A story of self and insight
THE LONG TAKE BY ROBIN ROBERTSON (Picador, £14.99)
THE Long Take, a narrative poem, is the story of a guy called Walker: his “name and nature”. He was born in Nova Scotia and was alive to what you might call an old-fashioned natural world, out of a Robert Flaherty film. He fought in France. Feeling soiled, disjointed, he believes he cannot return to the purity of his home place, so he washes up in New York City, in 1946, and experiences life there in the stark chiaroscuro of new cinema.
In this black and white world he begins to write. From an island beginning he becomes a sharp, cinematographic observer of urban humanity – in the latter half of the 20th century, what other kind is there? He hears from men how New York works: “Up there … he gestured at the bright/jewelry of the towers/the wasted light of penthouses and suites/ … are all the girls and all the money.” Walker encounters some people from Hollywood and gradually ideas of it work on him and he lights out for there. Walker you could easily imagine as the actor Robert Walker: a worldweary, battle-hardened, acutely sensitive man, scarred and unbalanced.
Any narrative poem about New York City reminds you of Hart Crane’s The Bridge; California brings to mind Robinson Jeffers, a writer with whom Robin Robertson has much in common. In its beginning, The Long Take remarkably captures linguistic styles of 1940s American writing – Saroyan and Steinbeck. As it progresses into the mid-1950s, we’re hearing Ginsberg and Baldwin.
You also sense the paintings of John Sloan and hear Joseph Moncure March and Les Murray (whose Fredy Neptune is another shattering narrative of a damaged fighting man). David Jones’s In Parenthesis, Billy Wilder’s The Lost Weekend (to our disappointment, Walker is also a drinker) – you will be washed in all these when you read this poem. Dust, the dust and sand natural to Los Angeles, but also that raised by the constant, insane development and redevelopment of the city, is John Fante’s dust.
Walker gets a job on a newspaper, easy as pie. Those were the days. But everything in Los Angeles has always been happenstance, in turmoil, endangered, unreliable – just like the houses and the iffy, oily soil they rest on. Assigned to the city desk, he covers murders. There are so many of them. Then as now, LA is a shifting and shiftless society. Dead bodies: “Like they’re dolls … How they’re still holding on to something that might save them – their purse or their newspaper or a dollar bill.” Walker is also appalled by the staggering number of indigents – many of them ex-servicemen – and on his own bat he begins to write exposés on the subject.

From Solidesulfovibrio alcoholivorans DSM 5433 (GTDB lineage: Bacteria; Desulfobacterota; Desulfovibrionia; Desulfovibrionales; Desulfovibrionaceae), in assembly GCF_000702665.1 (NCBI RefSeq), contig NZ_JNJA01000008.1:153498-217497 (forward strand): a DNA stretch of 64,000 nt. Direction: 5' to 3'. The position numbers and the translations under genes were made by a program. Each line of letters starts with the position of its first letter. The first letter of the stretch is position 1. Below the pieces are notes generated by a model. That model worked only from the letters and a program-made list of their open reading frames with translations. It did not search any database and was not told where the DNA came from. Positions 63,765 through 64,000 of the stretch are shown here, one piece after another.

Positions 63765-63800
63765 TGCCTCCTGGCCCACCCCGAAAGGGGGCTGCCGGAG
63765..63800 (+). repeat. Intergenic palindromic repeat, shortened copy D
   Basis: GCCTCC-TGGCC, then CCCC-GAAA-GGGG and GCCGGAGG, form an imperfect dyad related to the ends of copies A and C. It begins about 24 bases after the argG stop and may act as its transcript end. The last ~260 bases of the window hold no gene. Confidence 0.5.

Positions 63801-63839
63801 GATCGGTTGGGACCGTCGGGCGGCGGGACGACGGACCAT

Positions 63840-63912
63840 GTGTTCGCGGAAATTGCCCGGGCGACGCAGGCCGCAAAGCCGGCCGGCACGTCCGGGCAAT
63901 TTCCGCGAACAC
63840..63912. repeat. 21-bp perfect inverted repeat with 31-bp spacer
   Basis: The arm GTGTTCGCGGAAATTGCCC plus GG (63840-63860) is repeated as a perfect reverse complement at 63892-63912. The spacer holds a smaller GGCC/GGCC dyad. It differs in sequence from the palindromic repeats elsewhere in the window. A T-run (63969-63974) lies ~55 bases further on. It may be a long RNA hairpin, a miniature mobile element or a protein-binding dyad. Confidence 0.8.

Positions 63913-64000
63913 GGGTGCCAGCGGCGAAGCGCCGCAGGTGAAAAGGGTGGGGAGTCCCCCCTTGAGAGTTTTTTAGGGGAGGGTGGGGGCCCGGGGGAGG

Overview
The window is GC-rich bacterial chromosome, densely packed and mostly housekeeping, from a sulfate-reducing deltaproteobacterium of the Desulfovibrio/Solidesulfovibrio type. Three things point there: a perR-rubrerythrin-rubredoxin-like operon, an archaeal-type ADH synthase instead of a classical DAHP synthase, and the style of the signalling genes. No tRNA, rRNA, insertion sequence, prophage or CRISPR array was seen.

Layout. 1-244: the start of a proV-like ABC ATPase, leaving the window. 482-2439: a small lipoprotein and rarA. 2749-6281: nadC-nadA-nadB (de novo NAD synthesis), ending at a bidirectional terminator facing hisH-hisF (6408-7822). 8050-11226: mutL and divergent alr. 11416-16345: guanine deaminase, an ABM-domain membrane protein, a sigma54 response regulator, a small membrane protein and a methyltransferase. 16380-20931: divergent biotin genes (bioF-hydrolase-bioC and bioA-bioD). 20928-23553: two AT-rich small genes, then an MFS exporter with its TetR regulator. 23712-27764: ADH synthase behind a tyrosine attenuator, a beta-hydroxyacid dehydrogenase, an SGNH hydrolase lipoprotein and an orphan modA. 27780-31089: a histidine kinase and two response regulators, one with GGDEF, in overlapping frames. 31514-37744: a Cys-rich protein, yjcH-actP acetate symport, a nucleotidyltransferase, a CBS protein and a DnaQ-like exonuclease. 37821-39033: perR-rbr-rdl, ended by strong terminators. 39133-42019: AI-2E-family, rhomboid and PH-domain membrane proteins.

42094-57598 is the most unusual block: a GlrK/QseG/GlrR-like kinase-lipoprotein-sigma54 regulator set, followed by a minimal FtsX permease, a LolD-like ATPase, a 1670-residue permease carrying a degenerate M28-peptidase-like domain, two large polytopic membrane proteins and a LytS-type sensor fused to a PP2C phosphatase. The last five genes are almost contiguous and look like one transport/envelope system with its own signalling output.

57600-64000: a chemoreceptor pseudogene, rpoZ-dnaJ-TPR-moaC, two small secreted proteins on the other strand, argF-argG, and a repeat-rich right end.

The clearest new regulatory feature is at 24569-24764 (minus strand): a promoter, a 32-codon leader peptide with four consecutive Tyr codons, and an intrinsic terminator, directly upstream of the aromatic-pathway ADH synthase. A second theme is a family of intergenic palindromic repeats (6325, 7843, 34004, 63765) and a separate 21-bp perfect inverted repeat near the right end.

Admirers of Robertson will be familiar with his attentions
to the human body and the thousand ways in which it can, with deliberate evil, be injured or destroyed; some of them still wake up screaming remembering his early poem The Flaying Of Marsyas. Don’t dare to think that you will be disappointed here: Walker can’t forget things he’s seen, done, and the things he sees, even now. He thinks he’s watching a man, pursued by the LAPD, unfurling a red handkerchief; its bullets taking him apart. Another guy’s smile is described as crossing his features like a fly exploring a wound.
Walker’s awful recollections are thrown against memories of the ever-changing beauty of his birthplace and the rapid, increasingly Danteesque carnival of wilful selfdestruction he finds Los Angeles to be. Bigotry and racial violence are an ongoing, frighteningly natural extension of the war: people being torn down in the same way as buildings – buildings that cannot be allowed to live out their natural lives: “They call this progress, when it’s really only greed.”
AT one point Walker gets time off from his newspaper to look into the plight of bums in San Francisco, yet another kind of city for him to surgically, magically refract. He travels there on a bus, seated across from a woman who is eating a big bag of funnel cake. One had hoped that a writer of Robin Robertson’s sensibility, flaps of flesh and bubbling blood notwithstanding, would never have had to know about funnel cake. Suddenly, we realise that Walker can’t handle his insights: he becomes as bad an alcoholic as the people he’s writing about. The corrupt city gives up on itself and Walker witnesses its destruction, exactly as predicted by a literate though homeless pal.
Walker’s downfall is heartbreaking, because it’s not only his. A woman razzes him in a bar, and he replies, as Los Angeles, as America, for all of us: “I know why I’m drinking. I just don’t know why I’m here.”
The Long Take owes much to film noir – that is its texture. And this is an apt language for speaking about the US now. Noir was a kind of underground, semi-sanctioned Hollywood grumble about the real state of the country, a sub-political lens on the chirpy, too-highly burnished official version of the new American life that ignored racism, poverty and the persecution of ideas.
So the poem becomes completely up to date: Robertson has chosen a supremely uncomfortable, recognisable flashpoint in US history, an almost perfect mirror image of the nation today: crude, newly unleashed material ambitions mix with off-the-chart levels of fear and paranoia.
The only difference is that then it was Russkies and immigrants, and now, uh …
Robin Robertson’s The Long Take, in which central character Walker is an alcoholic who struggles with his demons, owes much to the pessimistic, gloomy world of film noir